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Spectral width of an optical pulse

  1. Sep 4, 2011 #1
    If we take a CW laser,say, and operate a pulsed regime, will this directly effect the spectral content of the emitted light?

    Is there anyway that we can pulse this laser without introducing linear chirp?

    Thank you
     
  2. jcsd
  3. Sep 4, 2011 #2
    It's a bit of a pain to retrofit pulsing to a cw laser better to design it in. One option has been used for a long time - Q switching. You put a fast optical shutter (Kerr cells are often used) in the beam path between the mirrors. You pump the laser medium to get a population inverse and then 'open' and 'close' the shutter to generate a pulse of the required duration. Pitfalls to avoid - the power ofthe pulse will be many times the cw power of the laser so cooling may be required to stop the laser medium cooking. Also keep the pulse short enough that you still have a population inverse at the end of the pulse (just) or you will mess up the wave the wave train and hence the spectrum.

    Speaking of spectral width if you Q switch the power / frequency curve will be a gaussian (bell curve). It will get get wider the SHORTER the pulse width (direct consequence of fourier transforms) but in no way will it chirp. The rule is shorter the pulse the wider the spread of the spectrum.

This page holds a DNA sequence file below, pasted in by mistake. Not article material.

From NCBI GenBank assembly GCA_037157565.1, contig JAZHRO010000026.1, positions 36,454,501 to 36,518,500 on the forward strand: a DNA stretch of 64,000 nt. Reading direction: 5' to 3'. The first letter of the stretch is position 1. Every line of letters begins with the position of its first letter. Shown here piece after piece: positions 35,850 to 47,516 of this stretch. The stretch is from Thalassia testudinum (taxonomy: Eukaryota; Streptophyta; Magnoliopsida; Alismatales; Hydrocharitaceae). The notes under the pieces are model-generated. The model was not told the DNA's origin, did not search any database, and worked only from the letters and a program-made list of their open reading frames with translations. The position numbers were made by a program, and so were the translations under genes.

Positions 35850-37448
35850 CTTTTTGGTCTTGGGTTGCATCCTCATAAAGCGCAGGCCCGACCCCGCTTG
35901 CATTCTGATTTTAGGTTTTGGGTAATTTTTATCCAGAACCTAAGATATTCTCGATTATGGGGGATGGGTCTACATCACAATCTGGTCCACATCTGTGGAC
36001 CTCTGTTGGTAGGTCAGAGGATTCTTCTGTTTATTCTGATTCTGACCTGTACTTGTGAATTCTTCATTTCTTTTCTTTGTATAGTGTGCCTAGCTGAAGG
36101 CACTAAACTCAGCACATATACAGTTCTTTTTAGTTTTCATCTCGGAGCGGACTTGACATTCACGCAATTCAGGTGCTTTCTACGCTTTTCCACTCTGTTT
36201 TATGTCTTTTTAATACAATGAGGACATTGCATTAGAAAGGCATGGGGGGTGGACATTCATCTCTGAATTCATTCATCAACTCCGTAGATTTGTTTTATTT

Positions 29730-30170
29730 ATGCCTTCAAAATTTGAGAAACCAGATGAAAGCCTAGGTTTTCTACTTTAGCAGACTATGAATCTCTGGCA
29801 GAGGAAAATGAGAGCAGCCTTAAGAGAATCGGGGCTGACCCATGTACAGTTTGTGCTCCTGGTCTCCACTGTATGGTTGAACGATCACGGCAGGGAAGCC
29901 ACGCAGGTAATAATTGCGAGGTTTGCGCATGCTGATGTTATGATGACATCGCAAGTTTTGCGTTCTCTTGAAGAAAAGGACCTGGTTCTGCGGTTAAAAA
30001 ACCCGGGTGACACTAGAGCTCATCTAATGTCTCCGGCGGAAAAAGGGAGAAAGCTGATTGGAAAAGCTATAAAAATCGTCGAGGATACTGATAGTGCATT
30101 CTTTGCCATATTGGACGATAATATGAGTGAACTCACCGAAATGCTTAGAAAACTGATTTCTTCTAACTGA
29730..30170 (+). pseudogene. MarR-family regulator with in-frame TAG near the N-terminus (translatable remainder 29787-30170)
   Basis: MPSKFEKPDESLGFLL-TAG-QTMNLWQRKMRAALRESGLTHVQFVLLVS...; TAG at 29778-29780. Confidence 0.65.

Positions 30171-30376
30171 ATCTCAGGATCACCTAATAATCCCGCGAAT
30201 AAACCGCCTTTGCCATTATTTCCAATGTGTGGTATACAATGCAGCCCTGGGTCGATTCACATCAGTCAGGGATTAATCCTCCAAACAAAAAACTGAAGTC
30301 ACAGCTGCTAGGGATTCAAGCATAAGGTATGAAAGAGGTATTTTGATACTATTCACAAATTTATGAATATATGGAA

Another way to pulse a laser is mode locking but this is more complex to do and the spectral signature is more complex.

    Hope this helps
     
  4. Sep 4, 2011 #3
    Thanks Sam, this was a very interesting reply and I am tempted to ask further questions relating to it. But at the moment, at least, can I ask what if Q-switching wasn't a reasonable solution. Lets say we had I diode laser which we wanted to pulse. Pulsing the drive current seems like an easy first approach because all we need is a waveform generator (talking simplistically). We could then control our pulse length with ease by varying the drive current profile.

    If this was the case, I am a little bit unsure of what's happening to the pulse: are we changing the pulse width and thus directly changing the spectral width (as in a fourier relationship)? Or are we just making the pulse less transform limited?

    Also, is a pulse that is emitted without chirp effectively the exact same thing as a transform-limited pulse, assuming this pulse has not yet undergone any broadening?

    Thank you
     
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